we can observe that some USB security flaws are open in iOS3 and still in 4..... MS is doing a better job in patching their windows than Apple...

thanks for your opinions.

Greetings !

If it was a leak in the code that you could get around by manually changing the code or something similar than it could be intentional.

But if you're talking an exploit that can be activated off of a website, I doubt it. I'm sure apple will update this and block it asap (as well they should, these kind of vulnerabilities are dangerous).

No code is hack proof, and all in all, I think the dev communities are good things. But web exploits are serious security risks, not "breadcrumbs" for dev teams.
post #23 of 91
Security concerns aside, this is one elegant way to jailbrake your phone. Slide to Jailbrake... classic.

I jailbroke as soon as I found out that PDF Loading Warner was available. Better to be safe than sorry if someone decides to create a malicious link that exploits this vulnerability.
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post #24 of 91
Quote:
Originally Posted by Prof. Peabody View Post

Maybe Miller is the one responsible for the hack. He certainly has a gigantic anti-Apple chip on his shoulders for all to see.

This will probably get roundly dismissed as mere paranoia, but I think it's both interesting and highly suspicious that this hack is so far above what any other iPhone hackers have been able to do so far.

I mean we have to believe that somehow almost by accident, the typical iPhone hackers stumbled on this sublime and intricate attack vector, (something that only one of the best security hackers on the planet could figure out)??

It seems more likely to me that Charlie Miller or someone of similar calibre was involved at some level and that worries me.

The hole would exist if they released the code or not. by releasing it (and making it public) they will spur apple to close it sooner.

There are people working on a wired hack, no doubt, but if you get an easier way to hack it, they take it.

Jailbreaking a device takes time, and someone working at it won't ignore a security hole to try and find a more complex way to do it.

iOS has a community of MILLIONS of users, and attracts a majority of mobile programmers. Computer programmers know that mobile is the future and a lot of them might even OWN an iphone.

Jailbreaking will increasingly become more sophisticated as iOS security improves. That's the nature of software development.

And it's A LOT better that the first time his exploit hits the news it's for a jailbreak and not after someone uses the code to infect others (like activeX exploits in windows). It's worth noting that the same people you're writing off as malicious hackers are from the community that developed a "fix" for this exploit before it was officially acknowledged.
post #25 of 91
Quote:
Originally Posted by Prof. Peabody View Post

Maybe Miller is the one responsible for the hack. He certainly has a gigantic anti-Apple chip on his shoulders for all to see.

This will probably get roundly dismissed as mere paranoia, but I think it's both interesting and highly suspicious that this hack is so far above what any other iPhone hackers have been able to do so far.

I mean we have to believe that somehow almost by accident, the typical iPhone hackers stumbled on this sublime and intricate attack vector, (something that only one of the best security hackers on the planet could figure out)??

It seems more likely to me that Charlie Miller or someone of similar calibre was involved at some level and that worries me.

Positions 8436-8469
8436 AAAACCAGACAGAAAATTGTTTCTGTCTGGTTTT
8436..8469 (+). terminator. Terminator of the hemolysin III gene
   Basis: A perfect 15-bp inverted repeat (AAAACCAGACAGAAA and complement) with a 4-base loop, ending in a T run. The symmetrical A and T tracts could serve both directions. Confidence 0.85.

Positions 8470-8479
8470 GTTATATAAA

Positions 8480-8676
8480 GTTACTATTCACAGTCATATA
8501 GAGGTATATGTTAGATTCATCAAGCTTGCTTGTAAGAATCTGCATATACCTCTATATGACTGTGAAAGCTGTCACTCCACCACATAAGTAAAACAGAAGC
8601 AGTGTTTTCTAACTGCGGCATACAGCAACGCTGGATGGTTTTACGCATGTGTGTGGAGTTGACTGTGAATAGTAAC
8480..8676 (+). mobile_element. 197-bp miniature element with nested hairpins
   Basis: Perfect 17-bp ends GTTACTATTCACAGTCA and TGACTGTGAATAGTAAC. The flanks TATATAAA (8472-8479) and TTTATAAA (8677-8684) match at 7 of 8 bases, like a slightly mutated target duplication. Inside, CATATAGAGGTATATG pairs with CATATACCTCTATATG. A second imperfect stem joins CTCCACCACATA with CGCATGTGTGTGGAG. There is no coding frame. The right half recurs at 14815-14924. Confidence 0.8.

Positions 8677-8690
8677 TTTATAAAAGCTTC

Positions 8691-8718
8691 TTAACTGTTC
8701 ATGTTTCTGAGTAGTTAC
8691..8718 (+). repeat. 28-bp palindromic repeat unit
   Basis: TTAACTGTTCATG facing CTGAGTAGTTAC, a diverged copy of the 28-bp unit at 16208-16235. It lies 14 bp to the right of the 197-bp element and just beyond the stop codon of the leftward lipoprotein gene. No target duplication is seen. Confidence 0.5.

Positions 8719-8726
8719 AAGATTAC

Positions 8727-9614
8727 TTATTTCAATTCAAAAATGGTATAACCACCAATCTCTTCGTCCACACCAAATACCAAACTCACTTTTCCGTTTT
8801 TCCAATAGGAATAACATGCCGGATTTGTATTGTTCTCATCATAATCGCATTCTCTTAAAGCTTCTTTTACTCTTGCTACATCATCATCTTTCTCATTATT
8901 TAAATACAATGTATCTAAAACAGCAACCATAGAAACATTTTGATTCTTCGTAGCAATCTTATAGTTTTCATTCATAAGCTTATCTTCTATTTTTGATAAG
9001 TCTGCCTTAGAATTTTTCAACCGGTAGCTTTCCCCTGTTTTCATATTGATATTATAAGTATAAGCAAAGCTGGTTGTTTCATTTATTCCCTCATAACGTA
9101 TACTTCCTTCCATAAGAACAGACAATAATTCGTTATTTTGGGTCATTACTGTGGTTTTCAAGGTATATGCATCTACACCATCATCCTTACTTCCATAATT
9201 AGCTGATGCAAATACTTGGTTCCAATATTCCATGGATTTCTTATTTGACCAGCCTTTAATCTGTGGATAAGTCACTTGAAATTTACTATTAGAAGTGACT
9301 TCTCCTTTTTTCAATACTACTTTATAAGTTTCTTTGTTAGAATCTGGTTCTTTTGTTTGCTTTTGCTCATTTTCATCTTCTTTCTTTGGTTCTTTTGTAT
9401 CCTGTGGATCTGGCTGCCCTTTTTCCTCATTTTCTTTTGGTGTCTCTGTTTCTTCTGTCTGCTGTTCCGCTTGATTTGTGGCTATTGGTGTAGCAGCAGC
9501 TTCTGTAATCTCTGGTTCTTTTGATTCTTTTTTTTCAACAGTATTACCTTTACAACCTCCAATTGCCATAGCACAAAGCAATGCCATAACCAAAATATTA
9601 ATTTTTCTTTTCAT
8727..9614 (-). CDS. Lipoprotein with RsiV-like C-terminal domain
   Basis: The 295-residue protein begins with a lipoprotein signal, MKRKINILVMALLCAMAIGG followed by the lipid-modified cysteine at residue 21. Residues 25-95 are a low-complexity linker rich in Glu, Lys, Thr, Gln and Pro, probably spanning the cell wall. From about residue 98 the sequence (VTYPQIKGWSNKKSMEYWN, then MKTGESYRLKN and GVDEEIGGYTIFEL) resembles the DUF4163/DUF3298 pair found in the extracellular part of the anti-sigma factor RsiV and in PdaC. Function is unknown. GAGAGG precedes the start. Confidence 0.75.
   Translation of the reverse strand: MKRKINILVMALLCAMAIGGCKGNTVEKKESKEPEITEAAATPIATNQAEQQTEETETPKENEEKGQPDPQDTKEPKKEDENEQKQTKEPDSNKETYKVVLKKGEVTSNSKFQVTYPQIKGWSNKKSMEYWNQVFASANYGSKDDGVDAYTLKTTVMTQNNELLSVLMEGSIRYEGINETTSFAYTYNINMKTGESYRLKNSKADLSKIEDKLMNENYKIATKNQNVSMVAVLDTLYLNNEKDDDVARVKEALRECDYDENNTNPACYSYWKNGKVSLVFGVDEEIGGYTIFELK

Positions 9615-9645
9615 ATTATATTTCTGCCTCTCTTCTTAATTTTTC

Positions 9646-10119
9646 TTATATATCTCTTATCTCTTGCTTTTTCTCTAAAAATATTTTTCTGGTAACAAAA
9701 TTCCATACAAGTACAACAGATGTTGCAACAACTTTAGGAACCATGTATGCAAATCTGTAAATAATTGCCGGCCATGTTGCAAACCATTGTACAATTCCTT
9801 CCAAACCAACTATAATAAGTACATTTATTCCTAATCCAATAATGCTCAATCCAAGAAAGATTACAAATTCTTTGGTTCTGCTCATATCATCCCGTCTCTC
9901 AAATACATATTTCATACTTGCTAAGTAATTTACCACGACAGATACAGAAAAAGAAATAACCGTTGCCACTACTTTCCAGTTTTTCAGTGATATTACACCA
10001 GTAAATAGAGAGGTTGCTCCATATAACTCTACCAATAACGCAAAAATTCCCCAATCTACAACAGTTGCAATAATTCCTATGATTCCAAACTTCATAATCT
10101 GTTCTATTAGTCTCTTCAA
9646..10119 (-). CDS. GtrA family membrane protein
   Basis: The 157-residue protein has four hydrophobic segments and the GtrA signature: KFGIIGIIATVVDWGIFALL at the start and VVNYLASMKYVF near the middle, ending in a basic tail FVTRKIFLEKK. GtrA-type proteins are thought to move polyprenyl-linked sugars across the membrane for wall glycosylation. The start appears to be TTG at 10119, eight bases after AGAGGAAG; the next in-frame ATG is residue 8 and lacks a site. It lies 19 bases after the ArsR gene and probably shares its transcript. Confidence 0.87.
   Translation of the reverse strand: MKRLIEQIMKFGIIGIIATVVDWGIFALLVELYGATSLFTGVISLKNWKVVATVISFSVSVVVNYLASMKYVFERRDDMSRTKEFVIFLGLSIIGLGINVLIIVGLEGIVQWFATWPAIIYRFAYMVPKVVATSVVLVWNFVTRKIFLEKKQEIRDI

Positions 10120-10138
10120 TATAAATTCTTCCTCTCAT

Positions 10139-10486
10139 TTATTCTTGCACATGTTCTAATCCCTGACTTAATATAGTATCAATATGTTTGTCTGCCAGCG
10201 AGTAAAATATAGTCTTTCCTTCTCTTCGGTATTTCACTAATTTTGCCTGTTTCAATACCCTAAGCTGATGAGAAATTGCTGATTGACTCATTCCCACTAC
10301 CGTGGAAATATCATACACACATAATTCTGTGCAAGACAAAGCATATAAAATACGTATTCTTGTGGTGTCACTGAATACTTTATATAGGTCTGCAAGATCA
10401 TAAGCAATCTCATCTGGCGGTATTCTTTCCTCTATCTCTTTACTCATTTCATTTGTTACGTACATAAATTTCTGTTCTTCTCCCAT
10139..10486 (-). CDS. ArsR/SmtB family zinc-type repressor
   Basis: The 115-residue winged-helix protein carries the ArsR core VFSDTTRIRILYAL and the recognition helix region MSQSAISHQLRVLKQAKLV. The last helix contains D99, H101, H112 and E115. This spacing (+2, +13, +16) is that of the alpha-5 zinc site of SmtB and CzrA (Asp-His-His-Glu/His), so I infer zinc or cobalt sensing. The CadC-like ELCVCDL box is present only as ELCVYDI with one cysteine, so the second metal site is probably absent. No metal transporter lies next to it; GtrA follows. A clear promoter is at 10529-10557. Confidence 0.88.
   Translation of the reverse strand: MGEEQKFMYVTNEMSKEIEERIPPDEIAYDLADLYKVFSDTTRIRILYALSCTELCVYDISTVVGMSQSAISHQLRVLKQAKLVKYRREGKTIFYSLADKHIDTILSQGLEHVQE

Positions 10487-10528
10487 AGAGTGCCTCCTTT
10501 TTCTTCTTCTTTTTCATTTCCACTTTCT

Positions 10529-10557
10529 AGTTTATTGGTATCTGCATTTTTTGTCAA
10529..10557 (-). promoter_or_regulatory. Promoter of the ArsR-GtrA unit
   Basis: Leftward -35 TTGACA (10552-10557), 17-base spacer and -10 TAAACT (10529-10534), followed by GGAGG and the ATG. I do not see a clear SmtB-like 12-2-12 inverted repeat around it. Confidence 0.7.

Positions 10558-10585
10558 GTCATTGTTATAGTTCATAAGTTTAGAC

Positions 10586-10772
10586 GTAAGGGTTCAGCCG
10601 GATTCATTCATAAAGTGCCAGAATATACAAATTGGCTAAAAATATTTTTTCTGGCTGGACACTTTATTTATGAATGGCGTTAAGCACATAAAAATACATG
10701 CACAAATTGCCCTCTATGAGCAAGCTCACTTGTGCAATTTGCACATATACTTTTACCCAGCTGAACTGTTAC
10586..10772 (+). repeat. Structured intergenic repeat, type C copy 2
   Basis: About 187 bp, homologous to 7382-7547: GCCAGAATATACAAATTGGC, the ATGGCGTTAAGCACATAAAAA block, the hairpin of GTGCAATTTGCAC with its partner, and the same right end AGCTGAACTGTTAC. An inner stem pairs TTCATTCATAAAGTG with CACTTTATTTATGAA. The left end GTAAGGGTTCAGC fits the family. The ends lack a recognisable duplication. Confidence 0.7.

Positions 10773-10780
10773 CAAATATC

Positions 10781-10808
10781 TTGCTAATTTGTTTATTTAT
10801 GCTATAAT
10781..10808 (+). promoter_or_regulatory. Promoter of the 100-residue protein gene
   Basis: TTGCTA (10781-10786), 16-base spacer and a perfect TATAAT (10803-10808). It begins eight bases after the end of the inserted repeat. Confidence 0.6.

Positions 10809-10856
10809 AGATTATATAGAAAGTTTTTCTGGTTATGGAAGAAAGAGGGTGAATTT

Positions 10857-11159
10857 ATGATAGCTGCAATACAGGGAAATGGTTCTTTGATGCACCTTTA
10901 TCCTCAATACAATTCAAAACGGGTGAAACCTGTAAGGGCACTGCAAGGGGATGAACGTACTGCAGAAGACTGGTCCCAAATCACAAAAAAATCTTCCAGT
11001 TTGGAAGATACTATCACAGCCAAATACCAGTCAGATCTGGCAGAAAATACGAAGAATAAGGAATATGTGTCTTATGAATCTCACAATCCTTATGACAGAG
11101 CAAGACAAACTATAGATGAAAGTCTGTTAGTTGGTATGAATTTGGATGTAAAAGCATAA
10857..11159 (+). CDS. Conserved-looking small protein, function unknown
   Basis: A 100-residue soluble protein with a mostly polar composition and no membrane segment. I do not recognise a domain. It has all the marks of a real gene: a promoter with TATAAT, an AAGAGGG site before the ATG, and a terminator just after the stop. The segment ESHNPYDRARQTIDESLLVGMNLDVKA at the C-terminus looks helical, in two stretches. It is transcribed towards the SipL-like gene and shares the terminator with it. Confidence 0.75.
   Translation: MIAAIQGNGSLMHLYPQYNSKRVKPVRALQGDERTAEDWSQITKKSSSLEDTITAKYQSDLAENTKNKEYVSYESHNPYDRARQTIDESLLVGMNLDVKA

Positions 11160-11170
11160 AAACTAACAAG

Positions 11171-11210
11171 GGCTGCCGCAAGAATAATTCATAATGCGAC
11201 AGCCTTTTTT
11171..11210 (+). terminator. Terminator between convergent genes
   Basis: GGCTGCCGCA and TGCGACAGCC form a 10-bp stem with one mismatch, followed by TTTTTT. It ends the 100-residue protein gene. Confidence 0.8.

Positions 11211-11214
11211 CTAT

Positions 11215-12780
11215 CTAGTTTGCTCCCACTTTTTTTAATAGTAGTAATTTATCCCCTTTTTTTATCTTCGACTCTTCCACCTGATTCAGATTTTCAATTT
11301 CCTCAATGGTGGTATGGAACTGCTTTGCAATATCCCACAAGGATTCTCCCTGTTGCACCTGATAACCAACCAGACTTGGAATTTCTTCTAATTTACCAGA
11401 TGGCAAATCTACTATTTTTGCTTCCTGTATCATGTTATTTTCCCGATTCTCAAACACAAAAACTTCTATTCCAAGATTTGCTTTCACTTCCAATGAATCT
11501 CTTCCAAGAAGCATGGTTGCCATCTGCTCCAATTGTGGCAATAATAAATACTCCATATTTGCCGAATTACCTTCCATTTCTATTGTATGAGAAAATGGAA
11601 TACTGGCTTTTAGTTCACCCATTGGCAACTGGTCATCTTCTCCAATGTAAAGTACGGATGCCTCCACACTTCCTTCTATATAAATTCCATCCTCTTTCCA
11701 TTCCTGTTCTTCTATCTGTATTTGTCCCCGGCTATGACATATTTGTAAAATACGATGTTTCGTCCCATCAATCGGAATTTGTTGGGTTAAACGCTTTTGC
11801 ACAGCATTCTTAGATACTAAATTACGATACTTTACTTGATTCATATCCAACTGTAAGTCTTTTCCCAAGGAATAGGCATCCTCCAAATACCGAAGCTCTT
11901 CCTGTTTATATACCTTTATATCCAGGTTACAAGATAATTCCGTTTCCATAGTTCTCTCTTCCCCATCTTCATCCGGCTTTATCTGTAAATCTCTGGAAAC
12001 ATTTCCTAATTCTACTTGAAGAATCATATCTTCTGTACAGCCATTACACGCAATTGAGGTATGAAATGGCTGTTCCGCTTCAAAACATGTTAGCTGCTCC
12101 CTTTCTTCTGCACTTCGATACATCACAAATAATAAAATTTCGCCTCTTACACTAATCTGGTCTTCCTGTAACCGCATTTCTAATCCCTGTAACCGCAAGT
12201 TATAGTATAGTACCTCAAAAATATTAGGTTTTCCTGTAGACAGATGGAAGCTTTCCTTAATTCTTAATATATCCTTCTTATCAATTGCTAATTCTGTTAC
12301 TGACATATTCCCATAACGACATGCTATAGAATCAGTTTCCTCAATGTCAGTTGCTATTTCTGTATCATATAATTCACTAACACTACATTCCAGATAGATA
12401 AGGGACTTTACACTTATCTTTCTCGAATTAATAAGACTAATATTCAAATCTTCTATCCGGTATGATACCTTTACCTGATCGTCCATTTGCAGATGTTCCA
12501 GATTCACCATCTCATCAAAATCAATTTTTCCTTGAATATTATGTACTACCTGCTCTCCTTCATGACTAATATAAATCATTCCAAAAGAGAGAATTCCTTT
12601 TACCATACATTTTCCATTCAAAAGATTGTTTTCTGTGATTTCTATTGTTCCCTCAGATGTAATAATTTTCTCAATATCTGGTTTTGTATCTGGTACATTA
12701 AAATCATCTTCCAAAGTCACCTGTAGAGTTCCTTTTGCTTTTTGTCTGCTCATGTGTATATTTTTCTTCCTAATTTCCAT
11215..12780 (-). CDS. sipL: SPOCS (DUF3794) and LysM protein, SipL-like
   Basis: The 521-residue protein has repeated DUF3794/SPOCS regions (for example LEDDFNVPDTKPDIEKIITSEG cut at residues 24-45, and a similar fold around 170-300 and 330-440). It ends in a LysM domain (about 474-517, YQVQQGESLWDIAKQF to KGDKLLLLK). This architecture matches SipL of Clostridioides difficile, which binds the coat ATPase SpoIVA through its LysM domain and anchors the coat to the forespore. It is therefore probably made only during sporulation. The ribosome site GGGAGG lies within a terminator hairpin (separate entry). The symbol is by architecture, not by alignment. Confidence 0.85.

Quote:
Originally Posted by grkhetan View Post

This font rendering security hole was patched in Mac OSX a couple months ago -- the fix did not make it to iOS4, and hence comex was able to use this hole there!! So easy he would have figured -- go to Apple security patches list, and see which fixes havent made it to iphone and attack!!

http://support.apple.com/kb/HT4131

I'm gonna go with the latter.
post #26 of 91
Quote:
Originally Posted by tjw View Post

still think android is so so so much more vulnerable?

Ah... the old 1 vulnerability = countless vulnerabilities equivalency fallacy.
This is for sure a flaw, but an exception... as opposed to designing in vulnerability under the guise of 'openness'.
post #27 of 91
Btw, this security hole known to Apple and patched in OSX a couple months ago, is already fixed in the 4.1 beta releases made in the past few weeks. Thats why jailbreakme.com does not work if you have 4.1 beta installed on your phone.

http://support.apple.com/kb/HT4131
post #28 of 91
For anyone who is concerned about this vulnerability on thier non-jailbroken iPhone there is an easy fix to avoid someone hacking into your phone to be malicious and restricting their access to your device.

Solution
Jailbreak your device and then change the mobile and root password defaults from the standard apple password: alpine.
post #29 of 91
Quote:
Originally Posted by hittrj01 View Post

From my understanding, though, this isn't just about the official jailbreak. This exploit seemingly allows anything and anybody root access to a non-jailbroken iDevice, where bad things can and will happen. I agree that there will always be exploits, but downloading an installer and physically installing it yourself through a mac or pc is a lot different than going to a web site and "sliding to jailbreak". This is not a good thing, even if the end result in this instance is positive (a debate for another day).

I was replying to the "Proceed at your own risk!" comment, in the sense that this jailbreak method is no more dangerous than any other. In fact, assuming it works well, it is the easiest and most trouble-free jailbreak yet (though the can-o-worms introduced by adding more of those who are unfamiliar with jailbreaking to the jailbroken masses is another issue).